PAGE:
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ʻĀina-Based Learning Assessment Framework

Core Contexts

Place shapes many aspects of our identity, including how we embrace the land itself, the language we create, the stories we tell, and the culture we reflect. The interconnected core concepts that make up the heart of ʻāina based education at Kapiʻolani Community College and help shape our sense of place are Mālama ʻĀina, ʻŌlelo Hawaiʻi, Moʻolelo, and Moʻomeheu. They provide a lens for viewing, learning, and teaching about the world from a particular Native Hawaiian cultural foundation. At the same time, these contexts help connect students to their learning and make it relevant for their lives.


Mālama ʻĀina (Land) represents love, respect, and stewardship for Hawaiʻi, for ʻāina -- the land which nourishes and sustains us. Through mālama ʻāina, we make deep, meaningful connections to the world around us, including animals, plants, land, ocean, and sky.


ʻŌlelo Hawaiʻi (Language) represents the rich, historical, and varied meaning of Hawaiian words, language, proverbs, and sayings. ʻŌlelo Noʻeau are wise, often humorous, poetical sayings. It is through ʻŌlelo Hawaiʻi and kaona (hidden meaning) that Hawaiʻi place names and ʻŌlelo Noʻeau come alive and give new meaning and understanding to our experiences.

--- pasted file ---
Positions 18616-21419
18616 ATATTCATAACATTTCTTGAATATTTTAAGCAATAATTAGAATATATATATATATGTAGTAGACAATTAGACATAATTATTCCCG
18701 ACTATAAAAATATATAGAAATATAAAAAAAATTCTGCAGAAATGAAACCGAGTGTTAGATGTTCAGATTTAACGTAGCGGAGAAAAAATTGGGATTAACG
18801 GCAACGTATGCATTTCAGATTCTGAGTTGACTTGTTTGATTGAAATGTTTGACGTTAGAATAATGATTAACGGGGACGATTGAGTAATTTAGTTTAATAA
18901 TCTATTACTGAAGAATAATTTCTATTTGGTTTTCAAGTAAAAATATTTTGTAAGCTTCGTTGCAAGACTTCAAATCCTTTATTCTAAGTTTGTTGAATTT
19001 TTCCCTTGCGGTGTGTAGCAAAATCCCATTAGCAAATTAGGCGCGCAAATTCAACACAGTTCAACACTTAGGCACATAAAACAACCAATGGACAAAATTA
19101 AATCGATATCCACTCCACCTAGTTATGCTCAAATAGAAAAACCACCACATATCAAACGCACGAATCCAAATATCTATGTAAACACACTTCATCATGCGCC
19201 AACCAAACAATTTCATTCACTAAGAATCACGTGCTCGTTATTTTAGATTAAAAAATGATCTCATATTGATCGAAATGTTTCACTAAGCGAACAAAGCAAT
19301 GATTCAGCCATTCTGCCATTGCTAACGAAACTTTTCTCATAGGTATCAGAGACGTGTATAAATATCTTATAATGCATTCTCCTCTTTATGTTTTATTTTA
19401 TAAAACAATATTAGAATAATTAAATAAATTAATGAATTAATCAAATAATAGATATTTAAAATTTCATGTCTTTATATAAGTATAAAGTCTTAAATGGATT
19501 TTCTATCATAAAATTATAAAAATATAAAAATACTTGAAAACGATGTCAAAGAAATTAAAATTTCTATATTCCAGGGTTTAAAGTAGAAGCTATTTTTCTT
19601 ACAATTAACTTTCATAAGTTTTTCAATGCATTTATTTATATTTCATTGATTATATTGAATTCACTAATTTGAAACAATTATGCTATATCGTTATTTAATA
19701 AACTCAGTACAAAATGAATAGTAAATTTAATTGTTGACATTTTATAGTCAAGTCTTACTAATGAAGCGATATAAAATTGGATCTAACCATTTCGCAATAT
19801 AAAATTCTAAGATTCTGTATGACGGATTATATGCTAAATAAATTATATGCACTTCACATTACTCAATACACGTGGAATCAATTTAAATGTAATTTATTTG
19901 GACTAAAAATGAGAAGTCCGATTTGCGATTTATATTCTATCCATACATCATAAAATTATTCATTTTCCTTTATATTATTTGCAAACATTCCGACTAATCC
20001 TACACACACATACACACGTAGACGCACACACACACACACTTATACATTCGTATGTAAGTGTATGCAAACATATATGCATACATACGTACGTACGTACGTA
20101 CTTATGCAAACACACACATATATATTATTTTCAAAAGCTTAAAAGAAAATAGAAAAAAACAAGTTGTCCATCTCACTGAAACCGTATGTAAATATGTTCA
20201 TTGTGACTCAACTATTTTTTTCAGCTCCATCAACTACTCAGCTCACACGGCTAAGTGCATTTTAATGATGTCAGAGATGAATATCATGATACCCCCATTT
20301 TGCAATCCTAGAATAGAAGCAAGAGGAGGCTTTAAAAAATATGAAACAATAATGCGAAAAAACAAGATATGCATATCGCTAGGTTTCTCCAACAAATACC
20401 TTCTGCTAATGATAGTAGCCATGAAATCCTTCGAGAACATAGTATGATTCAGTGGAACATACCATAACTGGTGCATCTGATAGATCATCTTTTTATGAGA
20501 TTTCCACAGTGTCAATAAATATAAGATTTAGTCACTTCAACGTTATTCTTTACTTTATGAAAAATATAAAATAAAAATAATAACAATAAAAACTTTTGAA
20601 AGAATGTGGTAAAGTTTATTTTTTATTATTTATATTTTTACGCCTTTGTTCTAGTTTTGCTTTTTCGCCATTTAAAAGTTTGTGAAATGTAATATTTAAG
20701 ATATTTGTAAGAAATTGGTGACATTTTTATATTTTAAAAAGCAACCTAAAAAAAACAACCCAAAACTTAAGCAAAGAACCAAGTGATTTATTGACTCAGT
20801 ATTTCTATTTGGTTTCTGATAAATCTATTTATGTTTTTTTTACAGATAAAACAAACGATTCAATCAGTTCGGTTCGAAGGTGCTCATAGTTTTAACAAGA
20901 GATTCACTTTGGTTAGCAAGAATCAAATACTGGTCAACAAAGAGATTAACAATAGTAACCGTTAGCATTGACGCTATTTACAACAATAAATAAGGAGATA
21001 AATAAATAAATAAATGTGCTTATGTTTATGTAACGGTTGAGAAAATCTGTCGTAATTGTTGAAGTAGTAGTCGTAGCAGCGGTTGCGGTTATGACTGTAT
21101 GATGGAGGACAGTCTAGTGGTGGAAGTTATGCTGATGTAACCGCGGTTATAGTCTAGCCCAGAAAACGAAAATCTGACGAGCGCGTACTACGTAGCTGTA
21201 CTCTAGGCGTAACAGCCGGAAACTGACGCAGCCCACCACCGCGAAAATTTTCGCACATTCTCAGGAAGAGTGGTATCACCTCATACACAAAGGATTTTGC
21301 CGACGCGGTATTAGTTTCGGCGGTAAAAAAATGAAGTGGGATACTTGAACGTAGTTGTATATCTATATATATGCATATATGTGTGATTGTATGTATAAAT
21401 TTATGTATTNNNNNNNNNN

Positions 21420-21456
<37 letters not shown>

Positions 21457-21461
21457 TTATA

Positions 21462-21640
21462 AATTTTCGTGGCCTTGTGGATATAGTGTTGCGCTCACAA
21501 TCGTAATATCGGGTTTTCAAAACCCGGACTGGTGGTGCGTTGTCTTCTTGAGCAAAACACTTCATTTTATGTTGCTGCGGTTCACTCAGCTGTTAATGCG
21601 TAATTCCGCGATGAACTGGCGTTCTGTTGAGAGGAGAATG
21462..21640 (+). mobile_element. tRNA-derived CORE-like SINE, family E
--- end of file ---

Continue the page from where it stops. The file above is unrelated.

Moʻolelo (Literature) are the oral histories, traditions, and stories of Native Hawaiians that have been passed down through the generations. Today, moʻolelo also include written histories. By connecting ʻŌlelo Hawaiʻi and Moʻolelo, we learn the deeper, more meaningful histories of place, and allow for greater connection to ʻāina.


Moʻomeheu (Values) are Native Hawaiian cultural values, practices, and skills. Moʻomeheu give meaning to all other core contexts -- Mālama ʻĀina, ʻŌlelo Hawaiʻi, and Moʻolelo; they in turn inform Moʻomeheu. The core contexts are not meant to be standalone pieces for if just one is taken out, the others are not as meaningful. Through education and application of the core contexts, we practice and grow in our understanding of Mālama ʻĀina.


This project was supported by a U.S. D.O.E. Title III Native Hawaiian Serving Grant.